Social Media Contributing To Divorce Rates

Featured Postsocial media divorce

Manchester based Family Law solicitors Carter Law have noted a correlation between the use of social media and the incline of divorce rates.

In 2014, a study revealed that marriage happiness and quality shared a negative trend with the use of social media and spouses in 1 out of 7 marriages admitted to contemplating separation as a result of social media creating issues in the relationship.

How Is Social Media Causing Issues In Marriages?

Platforms such as Facebook and Twitter make affairs easily attainable. Ex partners, new colleagues, someone you met in a bar last year are all available to contact at the click of a button. The affairs can be solely digital too rather than physical, meaning communicating with a person who you find attractive online or via text and not informing your spouse. Platforms such as Facebook and Instagram also allow people to maintain contact with potential back-up plans if their relationship was to end, making it a lot easier to move on from their spouse.

Social media is also making catching partners out a lot easier. Partners can log in to their spouses Facebook account and uncover affairs in different ways from exchanging of messages, tagged photographs or location check-ins. A separate study revealed a shocking 58% of people admitted secretly knowing their spouses password, and accessing their accounts without their knowledge.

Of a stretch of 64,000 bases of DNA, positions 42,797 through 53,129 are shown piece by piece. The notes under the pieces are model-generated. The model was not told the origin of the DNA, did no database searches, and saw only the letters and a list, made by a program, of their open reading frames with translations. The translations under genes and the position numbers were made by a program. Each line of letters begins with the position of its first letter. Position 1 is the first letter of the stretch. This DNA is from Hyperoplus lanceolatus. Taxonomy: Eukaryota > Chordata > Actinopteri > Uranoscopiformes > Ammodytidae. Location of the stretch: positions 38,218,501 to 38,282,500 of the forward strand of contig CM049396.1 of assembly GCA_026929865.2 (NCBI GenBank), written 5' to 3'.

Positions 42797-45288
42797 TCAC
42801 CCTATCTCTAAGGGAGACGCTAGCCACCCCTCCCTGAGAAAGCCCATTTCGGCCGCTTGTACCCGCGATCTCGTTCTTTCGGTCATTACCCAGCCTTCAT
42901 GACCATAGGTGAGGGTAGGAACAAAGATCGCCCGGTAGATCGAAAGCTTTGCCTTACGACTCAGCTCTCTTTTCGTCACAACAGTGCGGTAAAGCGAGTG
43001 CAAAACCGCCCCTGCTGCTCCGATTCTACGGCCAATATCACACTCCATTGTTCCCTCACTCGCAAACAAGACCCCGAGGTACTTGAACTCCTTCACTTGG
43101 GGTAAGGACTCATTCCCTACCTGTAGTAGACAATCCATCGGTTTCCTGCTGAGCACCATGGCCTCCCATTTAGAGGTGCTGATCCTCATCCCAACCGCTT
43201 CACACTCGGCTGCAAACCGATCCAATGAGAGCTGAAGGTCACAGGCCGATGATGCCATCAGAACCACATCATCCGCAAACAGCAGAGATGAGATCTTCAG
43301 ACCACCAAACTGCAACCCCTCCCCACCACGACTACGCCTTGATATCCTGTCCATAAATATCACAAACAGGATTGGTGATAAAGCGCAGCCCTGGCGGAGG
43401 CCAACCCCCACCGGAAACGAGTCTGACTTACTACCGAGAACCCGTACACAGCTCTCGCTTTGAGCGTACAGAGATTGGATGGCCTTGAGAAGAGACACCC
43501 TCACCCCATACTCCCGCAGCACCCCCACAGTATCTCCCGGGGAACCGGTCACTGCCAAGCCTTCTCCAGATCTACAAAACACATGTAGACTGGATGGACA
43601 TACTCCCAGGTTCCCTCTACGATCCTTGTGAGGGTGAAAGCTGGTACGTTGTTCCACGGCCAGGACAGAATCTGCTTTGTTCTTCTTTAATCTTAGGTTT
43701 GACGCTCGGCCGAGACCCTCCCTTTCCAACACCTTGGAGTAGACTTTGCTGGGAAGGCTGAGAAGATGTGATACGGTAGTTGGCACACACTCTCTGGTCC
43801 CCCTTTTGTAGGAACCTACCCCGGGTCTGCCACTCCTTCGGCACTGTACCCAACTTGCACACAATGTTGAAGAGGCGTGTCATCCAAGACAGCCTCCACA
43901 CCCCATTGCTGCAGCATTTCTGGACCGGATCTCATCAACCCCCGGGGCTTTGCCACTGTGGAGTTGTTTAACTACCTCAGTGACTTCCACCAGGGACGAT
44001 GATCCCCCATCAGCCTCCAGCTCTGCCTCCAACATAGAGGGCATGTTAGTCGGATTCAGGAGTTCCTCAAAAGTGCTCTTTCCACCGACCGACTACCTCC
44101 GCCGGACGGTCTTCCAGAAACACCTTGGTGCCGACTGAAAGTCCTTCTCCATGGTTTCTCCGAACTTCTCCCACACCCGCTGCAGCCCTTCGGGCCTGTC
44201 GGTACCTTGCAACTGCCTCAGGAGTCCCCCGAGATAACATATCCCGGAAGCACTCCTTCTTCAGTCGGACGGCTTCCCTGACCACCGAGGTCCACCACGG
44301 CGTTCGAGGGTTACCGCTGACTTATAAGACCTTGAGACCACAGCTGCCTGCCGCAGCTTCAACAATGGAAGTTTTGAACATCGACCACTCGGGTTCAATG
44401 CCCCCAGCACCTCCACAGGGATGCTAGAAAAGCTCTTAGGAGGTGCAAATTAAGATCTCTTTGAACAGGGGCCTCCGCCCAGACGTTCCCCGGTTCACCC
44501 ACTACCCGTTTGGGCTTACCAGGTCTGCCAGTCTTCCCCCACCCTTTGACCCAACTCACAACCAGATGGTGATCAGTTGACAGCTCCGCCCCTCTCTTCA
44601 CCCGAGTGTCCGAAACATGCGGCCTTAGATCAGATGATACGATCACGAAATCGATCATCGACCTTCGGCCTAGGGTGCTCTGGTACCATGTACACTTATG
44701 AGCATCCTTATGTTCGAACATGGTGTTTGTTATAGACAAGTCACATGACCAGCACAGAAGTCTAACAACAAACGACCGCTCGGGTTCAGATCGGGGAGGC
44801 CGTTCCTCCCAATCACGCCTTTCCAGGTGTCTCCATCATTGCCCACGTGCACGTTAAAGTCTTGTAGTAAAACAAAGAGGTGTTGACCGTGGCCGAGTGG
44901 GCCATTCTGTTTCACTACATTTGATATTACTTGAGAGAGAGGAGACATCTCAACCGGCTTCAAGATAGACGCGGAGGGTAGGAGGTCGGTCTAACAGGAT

Facebragging is also adding to the increased rate of divorces. This is when people use platforms such as Instagram, Facebook, Snapchat and Twitter to brag about how ‘perfect their life is’, resulting in other couples comparing their marital life to an ‘ideal’ illusion enforcing envy and thoughts questioning their marriage. Some couples even force each other to outdo their facebragging friends and can run up debts to fund luxurious holidays in competition of other married couples.

Partners’ spending too much time on social media is also a leading cause for social media destroying marriages. Spouses who use social media more than 1 hour a day are more likely to argue with their partner about their social media habits, according to a recent study. When a partner spends too much time on social media it can make their spouse feel undermined and can make them become jealous of the amount of time being spent on the accounts, time which should be spent with them, making them question “Why am I not interesting anymore?”. Some people may see social media as an escape from reality if they are facing relationship problems, which inevitably causes more problems.

In conclusion, the higher the use of social media, the further issues in a marriage. When was the last time you were with your spouse and you didn’t check your phone?

Alana Mustill – Carter Law Solicitors

Comments

Popular posts from this blog

Law Actually is 10 years old today

We noticed you’re using an ad-blocker. Oh really?

Nissan Micra driver reconceptualises traffic laws